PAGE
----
Lenders saw demand for both mortgage lending and unsecured products fall to historic lows in the three months to May, as borrowers brought spending to a sharp halt during the lockdown.
The latest Credit Conditions survey from the Bank of England shows the sharp drop in demand for mortgage lending in particular during the three months to the end of May, although lenders told the central bank they expect this demand to increase in the coming months.
The Bank of England published the results of the 2020 Q2 survey yesterday (July 16), which revealed that the demand for lending on house purchases dropped by a balance of more than 110%, while demand for remortgaging dropped by about 90% on the previous three months. This demand is expected to rise in the next three months.
Lenders, who took part in the survey during the first three weeks of June, reported that demand for unsecured lending products also decreased in the three months to May, with the demand for credit card borrowing falling by around 120%.
Lenders also said, however, that demand for unsecured credit is also anticipated to increase during the coming months.
As well as the huge drop in demand, the survey portrays how lenders changed the supply of credit during the three months to May.
The report shows that the availability of credit to households decreased in this period, as lenders retrenched and tightened up credit criteria. The availability of secured credit to households decreased by a balance of around 70%, compared with the period from December to February. Lenders reported that they expect this to decrease further over the next three months to the end of August.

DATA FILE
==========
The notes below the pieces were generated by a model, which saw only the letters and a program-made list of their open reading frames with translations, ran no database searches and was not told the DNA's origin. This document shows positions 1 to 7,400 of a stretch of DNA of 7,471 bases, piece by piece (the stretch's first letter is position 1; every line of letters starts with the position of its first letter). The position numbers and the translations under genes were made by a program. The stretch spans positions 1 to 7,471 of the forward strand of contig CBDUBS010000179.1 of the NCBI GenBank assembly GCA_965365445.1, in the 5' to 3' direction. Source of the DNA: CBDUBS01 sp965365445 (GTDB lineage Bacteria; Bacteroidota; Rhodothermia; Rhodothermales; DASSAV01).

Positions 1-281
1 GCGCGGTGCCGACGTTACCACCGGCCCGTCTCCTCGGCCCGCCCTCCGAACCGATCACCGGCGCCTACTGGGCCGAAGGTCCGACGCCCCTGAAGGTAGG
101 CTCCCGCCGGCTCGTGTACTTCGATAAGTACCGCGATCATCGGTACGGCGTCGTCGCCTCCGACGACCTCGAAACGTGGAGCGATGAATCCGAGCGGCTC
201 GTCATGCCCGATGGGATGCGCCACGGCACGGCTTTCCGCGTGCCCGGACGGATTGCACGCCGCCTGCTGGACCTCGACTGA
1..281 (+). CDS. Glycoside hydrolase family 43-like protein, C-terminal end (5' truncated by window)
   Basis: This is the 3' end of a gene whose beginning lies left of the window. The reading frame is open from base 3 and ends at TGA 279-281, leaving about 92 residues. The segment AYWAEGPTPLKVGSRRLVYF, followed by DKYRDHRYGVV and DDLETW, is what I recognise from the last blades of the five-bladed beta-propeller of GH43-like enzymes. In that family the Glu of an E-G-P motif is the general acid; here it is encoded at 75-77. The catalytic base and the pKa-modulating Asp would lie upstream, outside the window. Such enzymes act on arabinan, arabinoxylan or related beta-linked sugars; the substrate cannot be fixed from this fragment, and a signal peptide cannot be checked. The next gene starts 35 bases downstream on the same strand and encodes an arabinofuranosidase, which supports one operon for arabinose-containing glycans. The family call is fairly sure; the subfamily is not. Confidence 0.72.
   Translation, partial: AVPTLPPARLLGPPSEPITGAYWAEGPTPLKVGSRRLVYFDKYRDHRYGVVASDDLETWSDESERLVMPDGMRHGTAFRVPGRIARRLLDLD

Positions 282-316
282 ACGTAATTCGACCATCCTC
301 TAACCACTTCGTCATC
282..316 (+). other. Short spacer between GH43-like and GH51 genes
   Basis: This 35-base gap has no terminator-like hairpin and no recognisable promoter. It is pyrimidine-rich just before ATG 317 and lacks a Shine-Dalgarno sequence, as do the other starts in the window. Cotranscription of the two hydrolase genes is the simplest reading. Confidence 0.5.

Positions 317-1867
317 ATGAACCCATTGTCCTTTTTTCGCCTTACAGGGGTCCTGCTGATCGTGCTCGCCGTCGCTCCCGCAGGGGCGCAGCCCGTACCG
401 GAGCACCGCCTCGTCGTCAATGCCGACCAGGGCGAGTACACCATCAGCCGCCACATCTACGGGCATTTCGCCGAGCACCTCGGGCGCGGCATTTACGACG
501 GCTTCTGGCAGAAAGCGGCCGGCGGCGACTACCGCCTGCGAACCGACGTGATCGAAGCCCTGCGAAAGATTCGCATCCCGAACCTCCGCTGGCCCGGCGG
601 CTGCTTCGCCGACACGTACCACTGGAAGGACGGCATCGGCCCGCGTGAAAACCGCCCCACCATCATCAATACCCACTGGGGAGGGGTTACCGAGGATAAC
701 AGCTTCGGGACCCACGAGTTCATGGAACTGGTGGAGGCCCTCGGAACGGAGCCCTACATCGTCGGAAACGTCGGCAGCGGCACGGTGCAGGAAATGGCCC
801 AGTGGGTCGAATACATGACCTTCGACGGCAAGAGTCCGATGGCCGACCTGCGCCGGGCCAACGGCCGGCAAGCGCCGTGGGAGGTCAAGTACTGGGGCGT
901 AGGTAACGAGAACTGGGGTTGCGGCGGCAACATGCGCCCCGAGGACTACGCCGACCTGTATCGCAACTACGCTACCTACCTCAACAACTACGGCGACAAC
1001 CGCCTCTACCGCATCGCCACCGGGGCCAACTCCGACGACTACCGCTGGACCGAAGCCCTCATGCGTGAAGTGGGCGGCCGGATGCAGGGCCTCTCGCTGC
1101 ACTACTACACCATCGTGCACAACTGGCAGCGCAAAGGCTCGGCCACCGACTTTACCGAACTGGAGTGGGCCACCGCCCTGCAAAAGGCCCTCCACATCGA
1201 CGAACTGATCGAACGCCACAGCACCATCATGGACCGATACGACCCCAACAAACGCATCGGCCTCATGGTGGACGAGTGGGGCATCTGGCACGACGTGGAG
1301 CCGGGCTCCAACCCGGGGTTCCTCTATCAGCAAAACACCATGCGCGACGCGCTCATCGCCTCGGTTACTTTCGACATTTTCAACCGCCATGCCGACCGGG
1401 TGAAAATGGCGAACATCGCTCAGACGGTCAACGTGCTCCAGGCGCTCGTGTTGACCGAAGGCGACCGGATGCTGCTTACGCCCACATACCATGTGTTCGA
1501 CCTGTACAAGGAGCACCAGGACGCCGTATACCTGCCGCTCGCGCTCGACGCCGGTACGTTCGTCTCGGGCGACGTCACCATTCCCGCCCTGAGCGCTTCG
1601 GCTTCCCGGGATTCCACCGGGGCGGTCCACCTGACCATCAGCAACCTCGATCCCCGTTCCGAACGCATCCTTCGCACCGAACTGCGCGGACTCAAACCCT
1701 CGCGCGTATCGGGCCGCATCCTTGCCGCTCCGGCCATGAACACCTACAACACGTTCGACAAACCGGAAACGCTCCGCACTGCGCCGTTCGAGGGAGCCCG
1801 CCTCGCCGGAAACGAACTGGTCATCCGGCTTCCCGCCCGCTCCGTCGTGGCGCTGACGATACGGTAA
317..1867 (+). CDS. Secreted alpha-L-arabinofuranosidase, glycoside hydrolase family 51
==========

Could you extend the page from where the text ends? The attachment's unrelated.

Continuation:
The availability of unsecured credit to households followed the same pattern. This decreased in Q2 by around 60% and lenders expect a further decrease in Q3.
This wider trend is borne out by recent figures from Moneyfacts, which show that credit card offers dropped to a new low in June, as risk appetite dried up among lenders, while a separate UK Finance report showed this week that consumers made 163 million fewer credit card transactions in April this year, compared to April 2019.
Lenders also reported to the Bank of England that the length of interest-free periods on credit cards for balance transfers, and on purchases, decreased in Q2.
Lenders reported that the balance of default rates on mortgages increased slightly, and is expected to increase further in Q3. The same was reported for unsecured lending products.